Dirham or dirhem or "Dirhm" (درهم) is a unit of currency in several Arab states and formerly, the related unit of mass (the Ottoman dram) in the Ottoman Empire and Persian states. The name derives from the Greek currency drachma or didrachm (2 drachmae).
Present-day dirhams include:
- The Moroccan dirham
- The United Arab Emirates dirham
- 1/100 of the Iraqi Dinar
- 1/1000 of the Libyan dinar
- 1/100 of the Qatari riyal
- 1/10 of the Jordanian dinar
- The diram is 1/100 of the Tajikistani somoni
Unit of mass
Known to the Romans as a drachm, the dirhem was a unit of weight used across North Africa, the Middle East, and Persia, with varying values.
There is currently a movement within the Islamic world to revive the Dirham as a unit of mass for measuring silver, although the exact value is disputed (either 3 grams or 2.975 grams).
Historically, the word "dirham" is derived from the name of a Greek coin, the Drachma (δραχμή); the Greek-speaking Byzantine Empire controlled the Levant and traded with Arabia, circulating the coin there in pre-Islamic times and afterward. It was this currency which was initially adopted as an Arab word; then near the end of the 7th century the coin became an Islamic currency bearing the name of the sovereign and a religious verse. The dirham was struck in many Mediterranean countries, including Al-Andalus (Moorish Spain) and the Byzantine Empire (miliaresion), and could be used as currency in Europe between the 10th and 12th centuries, notably in areas with Viking connections, such as Viking York and Dublin.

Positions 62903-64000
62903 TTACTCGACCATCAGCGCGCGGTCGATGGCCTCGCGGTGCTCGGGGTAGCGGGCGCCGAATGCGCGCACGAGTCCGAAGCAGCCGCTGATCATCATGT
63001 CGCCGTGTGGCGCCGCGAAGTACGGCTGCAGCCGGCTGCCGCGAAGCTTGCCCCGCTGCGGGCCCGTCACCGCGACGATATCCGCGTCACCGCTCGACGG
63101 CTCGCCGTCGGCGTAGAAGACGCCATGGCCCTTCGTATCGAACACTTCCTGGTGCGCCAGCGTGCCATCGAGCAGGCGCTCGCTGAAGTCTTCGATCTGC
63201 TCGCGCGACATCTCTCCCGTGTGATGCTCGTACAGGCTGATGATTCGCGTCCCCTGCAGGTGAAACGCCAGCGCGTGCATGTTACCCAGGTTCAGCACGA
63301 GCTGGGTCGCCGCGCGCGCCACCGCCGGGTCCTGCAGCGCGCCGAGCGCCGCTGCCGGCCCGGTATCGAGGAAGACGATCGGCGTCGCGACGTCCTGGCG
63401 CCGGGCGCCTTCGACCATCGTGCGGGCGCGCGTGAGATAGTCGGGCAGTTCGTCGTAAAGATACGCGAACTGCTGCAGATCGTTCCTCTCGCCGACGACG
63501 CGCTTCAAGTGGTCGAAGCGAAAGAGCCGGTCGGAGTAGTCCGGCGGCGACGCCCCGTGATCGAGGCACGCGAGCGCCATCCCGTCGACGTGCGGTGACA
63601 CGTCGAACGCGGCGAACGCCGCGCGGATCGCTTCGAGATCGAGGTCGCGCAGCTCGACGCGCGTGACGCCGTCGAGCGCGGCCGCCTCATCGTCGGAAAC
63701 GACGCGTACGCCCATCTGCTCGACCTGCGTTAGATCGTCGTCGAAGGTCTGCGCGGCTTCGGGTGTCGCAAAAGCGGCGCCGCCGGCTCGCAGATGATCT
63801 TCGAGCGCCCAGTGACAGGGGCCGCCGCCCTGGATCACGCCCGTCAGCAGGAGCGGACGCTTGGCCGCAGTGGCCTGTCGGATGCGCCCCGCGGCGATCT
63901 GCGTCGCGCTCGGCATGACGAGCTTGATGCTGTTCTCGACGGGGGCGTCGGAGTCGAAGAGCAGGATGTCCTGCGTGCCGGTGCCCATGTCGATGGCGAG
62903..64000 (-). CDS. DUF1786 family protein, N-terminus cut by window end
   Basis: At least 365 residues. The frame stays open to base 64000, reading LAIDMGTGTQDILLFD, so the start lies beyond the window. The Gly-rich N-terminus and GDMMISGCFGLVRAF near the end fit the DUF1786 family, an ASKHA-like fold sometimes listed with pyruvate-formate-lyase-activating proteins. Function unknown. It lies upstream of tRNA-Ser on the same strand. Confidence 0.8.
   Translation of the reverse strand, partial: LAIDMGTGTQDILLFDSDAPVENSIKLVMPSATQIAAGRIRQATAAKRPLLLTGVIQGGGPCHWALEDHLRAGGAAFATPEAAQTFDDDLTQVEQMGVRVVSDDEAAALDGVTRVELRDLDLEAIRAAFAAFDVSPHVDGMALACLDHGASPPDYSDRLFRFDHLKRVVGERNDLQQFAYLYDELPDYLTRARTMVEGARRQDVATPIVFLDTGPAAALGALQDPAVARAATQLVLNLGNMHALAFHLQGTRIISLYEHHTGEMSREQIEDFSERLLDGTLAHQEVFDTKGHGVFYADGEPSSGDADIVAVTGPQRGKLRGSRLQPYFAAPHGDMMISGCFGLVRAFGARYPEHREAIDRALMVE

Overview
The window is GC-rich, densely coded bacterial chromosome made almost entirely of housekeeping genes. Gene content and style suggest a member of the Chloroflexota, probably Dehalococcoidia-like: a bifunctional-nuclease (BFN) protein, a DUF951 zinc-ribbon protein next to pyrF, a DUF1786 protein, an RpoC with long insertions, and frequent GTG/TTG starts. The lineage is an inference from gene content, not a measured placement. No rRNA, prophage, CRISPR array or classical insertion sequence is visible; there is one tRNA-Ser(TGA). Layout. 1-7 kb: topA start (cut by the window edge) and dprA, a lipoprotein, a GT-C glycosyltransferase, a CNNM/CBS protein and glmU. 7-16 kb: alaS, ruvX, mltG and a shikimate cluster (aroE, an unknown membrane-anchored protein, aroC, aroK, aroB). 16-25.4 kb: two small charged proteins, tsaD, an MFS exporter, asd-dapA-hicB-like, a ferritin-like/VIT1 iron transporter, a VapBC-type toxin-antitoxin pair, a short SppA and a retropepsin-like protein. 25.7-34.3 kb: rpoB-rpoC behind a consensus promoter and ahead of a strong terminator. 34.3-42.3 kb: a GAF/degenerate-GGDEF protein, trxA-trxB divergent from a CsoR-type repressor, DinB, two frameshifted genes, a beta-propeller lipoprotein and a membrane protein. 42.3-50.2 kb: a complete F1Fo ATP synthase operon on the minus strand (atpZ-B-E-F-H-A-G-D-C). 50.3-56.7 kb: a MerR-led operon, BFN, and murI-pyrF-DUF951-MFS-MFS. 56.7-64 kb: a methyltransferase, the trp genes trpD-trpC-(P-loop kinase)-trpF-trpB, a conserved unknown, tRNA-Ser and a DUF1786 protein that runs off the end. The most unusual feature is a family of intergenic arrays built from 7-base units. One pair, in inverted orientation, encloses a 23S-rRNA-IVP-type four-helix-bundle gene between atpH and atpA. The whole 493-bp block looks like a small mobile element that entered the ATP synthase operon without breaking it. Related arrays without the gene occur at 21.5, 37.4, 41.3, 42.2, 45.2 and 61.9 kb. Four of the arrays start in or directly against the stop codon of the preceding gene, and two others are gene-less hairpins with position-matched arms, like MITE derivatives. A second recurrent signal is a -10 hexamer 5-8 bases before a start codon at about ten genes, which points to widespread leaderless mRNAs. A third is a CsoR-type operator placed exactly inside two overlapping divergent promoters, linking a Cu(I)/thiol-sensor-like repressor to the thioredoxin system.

- Oxford Dictionaries
- based on an oka of 1.2828 kg; Diran Kélékian gives 3.21 g (Dictionnaire Turc-Français, Constantinople: Imprimerie Mihran, 1911) ; Γ. Μπαμπινιώτης gives 3.203 g (Λεξικό της Νέας Ελληνικής Γλώσσας, Athens, 1998)
- In addition to Islamic dirhams in ninth and tenth century English hoards, a counterfeit dirham was found at Coppergate, York, struck as if for Isma'il ibn Achmad (ruling at Samarkand, 903-07/8), of copper covered by a once-silvery wash of tin (illustrated in Richard Hall, Viking Age Archaeology, [series Shire Archaeology] 2010:17, fig. 7).